12. A superstructure secured with a boat for towing a person on a surface, the superstructure comprising:
a first rising portion and a second rising portion, each rising portion having a lower mounting end secured at a side of the boat and having an upper end;
a crossing portion connected to each upper end of the first and second rising portions and extending between the rising portions; and
first and second supports; each support being secured at the side of the boat, and each support having an upper end connected to a respective rising portion, wherein the connection between the supports and the rising portions is adjustable to permit the superstructure to be collapsed.
13. A superstructure secured with a boat for towing a person on a surface, the superstructure comprising:
a first rising portion and a second rising portion, each rising portion having a lower mounting end secured at a side of the boat and having an upper end;
a crossing portion connected to each upper end of the first and second rising portions and extending between the rising portions; and
first and second supports, each support being secured at the side of the boat, and each support having an upper end connected to a respective rising portion, wherein the support can be removed or replaced without otherwise altering the superstructure.
14. A support for use with a superstructure having a first rising portion secured at a first side of a boat, a second rising portion secured at a second side of a boat, and a crossing portion extending between and connected to the rising portion, the crossing portion positioned above the deck of the boat, the support comprising:
a lower end secured proximate one side of the boat;
an upper end secured to one of the rising portions; and
a widened portion between the upper and lower ends, wherein the widened portion has bores therethrough, and the widened portion provides sufficient strength to support the superstructure.
15. The support of claim 14 wherein the upper end of the support is secured at a position below the crossing portion.
16. A support for use with a superstructure having a first rising portion secured at a first side of a boat, a second rising portion secured at a second side of a boat, and a crossing portion extending between and connected to the rising portion, the crossing portion positioned above the deck of the boat, the support comprising:
a lower end secured proximate one side of the boat;
an upper end secured to one of the rising portions; and
a widened portion between the upper and lower ends, wherein the widened portion is adapted for mounting fixtures thereto.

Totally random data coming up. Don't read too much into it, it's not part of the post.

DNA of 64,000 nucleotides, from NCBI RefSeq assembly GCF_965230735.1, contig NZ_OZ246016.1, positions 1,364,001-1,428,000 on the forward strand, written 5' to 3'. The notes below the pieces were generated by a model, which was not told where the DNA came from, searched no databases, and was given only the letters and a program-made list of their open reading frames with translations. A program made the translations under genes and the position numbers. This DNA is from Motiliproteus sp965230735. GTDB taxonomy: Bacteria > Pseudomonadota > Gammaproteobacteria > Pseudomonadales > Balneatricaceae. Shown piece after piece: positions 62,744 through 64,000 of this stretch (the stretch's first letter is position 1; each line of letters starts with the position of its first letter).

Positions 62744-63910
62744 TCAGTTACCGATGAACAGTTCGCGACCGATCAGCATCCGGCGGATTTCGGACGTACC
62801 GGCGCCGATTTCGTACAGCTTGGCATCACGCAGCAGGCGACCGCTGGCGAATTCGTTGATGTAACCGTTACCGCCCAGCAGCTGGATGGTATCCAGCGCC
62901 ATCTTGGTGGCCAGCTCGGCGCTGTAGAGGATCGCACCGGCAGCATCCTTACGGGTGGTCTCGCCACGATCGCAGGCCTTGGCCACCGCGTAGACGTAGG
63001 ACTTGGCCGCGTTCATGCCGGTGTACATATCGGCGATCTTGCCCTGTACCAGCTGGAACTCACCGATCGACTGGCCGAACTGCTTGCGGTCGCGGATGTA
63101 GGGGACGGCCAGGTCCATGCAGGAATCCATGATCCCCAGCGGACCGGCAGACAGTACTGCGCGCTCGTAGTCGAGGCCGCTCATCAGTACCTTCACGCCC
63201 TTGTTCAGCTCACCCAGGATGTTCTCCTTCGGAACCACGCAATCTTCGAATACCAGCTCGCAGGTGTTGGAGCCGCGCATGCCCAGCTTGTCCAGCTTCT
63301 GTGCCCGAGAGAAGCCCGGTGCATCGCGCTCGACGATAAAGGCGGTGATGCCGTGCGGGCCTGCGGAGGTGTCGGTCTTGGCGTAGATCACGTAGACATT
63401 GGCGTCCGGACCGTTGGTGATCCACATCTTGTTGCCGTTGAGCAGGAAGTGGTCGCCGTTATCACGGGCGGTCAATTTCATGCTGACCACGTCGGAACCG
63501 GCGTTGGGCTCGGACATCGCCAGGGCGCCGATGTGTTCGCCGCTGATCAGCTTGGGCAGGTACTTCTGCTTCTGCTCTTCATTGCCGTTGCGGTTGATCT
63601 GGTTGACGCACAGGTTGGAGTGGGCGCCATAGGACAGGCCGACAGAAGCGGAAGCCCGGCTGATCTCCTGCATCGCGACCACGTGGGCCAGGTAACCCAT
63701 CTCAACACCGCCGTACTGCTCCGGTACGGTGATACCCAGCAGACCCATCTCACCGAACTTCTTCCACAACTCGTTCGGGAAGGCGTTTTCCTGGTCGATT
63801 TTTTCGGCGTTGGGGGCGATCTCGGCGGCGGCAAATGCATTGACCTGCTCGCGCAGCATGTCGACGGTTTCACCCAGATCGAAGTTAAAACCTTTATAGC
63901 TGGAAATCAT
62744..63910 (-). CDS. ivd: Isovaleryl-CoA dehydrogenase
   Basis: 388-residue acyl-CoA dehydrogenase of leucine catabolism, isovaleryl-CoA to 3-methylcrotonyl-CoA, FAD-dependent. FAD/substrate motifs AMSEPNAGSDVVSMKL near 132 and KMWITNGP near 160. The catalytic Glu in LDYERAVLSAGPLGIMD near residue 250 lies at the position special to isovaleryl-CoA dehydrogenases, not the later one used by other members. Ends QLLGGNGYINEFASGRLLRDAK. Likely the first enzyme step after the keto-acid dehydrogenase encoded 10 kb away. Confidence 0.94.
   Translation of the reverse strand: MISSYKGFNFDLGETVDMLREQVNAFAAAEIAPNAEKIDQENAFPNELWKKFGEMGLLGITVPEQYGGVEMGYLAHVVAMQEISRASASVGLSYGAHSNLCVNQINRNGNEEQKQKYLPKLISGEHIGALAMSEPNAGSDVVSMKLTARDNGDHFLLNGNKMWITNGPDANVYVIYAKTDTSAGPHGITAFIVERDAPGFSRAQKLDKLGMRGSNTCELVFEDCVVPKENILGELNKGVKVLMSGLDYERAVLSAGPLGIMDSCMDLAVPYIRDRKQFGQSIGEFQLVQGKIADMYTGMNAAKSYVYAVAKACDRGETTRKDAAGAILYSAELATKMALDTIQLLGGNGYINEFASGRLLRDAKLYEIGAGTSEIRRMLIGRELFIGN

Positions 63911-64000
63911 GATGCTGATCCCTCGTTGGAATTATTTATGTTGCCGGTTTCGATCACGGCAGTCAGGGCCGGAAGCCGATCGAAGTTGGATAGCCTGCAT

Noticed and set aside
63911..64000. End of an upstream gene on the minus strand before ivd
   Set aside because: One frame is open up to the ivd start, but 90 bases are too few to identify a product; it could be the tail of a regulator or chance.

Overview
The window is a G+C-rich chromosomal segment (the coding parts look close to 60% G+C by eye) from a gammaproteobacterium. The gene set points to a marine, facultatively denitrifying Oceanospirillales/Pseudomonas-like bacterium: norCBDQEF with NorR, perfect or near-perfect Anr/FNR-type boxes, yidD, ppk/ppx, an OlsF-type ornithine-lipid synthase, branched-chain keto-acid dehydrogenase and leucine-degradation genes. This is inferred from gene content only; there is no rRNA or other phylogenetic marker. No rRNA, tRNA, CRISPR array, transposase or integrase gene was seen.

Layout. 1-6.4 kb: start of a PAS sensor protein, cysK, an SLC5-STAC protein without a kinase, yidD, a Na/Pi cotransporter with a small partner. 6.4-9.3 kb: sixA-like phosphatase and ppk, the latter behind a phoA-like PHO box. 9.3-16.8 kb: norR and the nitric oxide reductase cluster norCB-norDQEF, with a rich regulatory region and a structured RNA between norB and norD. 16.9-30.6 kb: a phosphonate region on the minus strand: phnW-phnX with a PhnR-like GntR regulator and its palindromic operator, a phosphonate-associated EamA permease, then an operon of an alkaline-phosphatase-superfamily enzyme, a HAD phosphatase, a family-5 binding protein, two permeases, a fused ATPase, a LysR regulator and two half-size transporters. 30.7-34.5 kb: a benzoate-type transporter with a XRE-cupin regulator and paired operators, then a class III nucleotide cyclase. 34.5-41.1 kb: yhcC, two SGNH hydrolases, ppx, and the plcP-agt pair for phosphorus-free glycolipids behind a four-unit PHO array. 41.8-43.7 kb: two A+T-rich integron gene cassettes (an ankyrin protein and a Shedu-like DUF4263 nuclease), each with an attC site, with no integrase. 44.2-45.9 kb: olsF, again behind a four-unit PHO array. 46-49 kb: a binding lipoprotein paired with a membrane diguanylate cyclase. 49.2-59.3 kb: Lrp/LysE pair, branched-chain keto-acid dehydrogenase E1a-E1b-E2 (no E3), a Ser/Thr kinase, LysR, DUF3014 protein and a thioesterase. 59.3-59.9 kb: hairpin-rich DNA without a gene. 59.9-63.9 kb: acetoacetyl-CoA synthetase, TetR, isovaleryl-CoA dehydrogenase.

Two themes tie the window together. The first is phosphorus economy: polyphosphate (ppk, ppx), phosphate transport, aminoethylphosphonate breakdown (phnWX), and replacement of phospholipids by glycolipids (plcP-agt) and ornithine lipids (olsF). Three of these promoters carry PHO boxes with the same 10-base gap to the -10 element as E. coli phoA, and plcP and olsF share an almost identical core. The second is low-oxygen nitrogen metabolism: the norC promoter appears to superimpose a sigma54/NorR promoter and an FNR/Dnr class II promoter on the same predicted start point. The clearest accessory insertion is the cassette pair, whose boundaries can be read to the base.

17. A support for use with a superstructure having a first rising portion secured at a first side of a boat, a second rising portion secured at a second side of a boat, and a crossing portion extending between and connected to the rising portion, the crossing portion positioned above the deck of the boat, the support comprising:
a lower end secured proximate one side of the boat;
an upper end secured to one of the rising portions; and
a widened portion between the upper and lower ends, wherein the widened portion resists deformation due to torque forces on the superstructure.
18. A support for use with a superstructure having a first rising portion secured at a first side of a boat, a second rising portion secured at a second side of a boat, and a crossing portion extending between and connected to the rising portion, the crossing portion positioned above the deck of the boat, the support comprising:
a lower end secured proximate one side of the boat;
an upper end secured to one of the rising portions; and
an elongated body extending between the lower and upper ends, the body having a widened portion between the upper and lower ends, wherein the widened portion has bores therethrough, and the body with the widened portion provides sufficient strength to support the superstructure.
19. A support for use with a superstructure having a first rising portion secured at a first side of a boat, a second rising portion secured at a second side of a boat, and a crossing portion extending between and connected to the rising portion, the crossing portion positioned above the deck of the boat, the support comprising:
a lower end secured proximate one side of the boat;
an upper end secured to one of the rising portions; and
an elongated body extending between the lower and upper ends, the body having a widened portion between the upper and lower ends, wherein the body with the widened portion resists deformation due to torque forces on the superstructure.
Description
CROSS-REFERENCE To RELATED APPLICATIONS

This application is related to U.S. Des. patent application No. 29/195,185, filed Dec. 8, 2003, entitled “Support,” and is a continuation of U.S. Utility patent application Ser. No. 10/730,336, filed Dec. 8, 2003 now Pat. No. 6,925,957, entitled “Tower and Support.”

FIELD OF THE INVENTION

The present invention relates to superstructures for vehicles, and particularly to supports for structures mounted on a vehicle such as a boat used for recreational sports such as water skiing, wakeboarding, kneeboarding, and the like.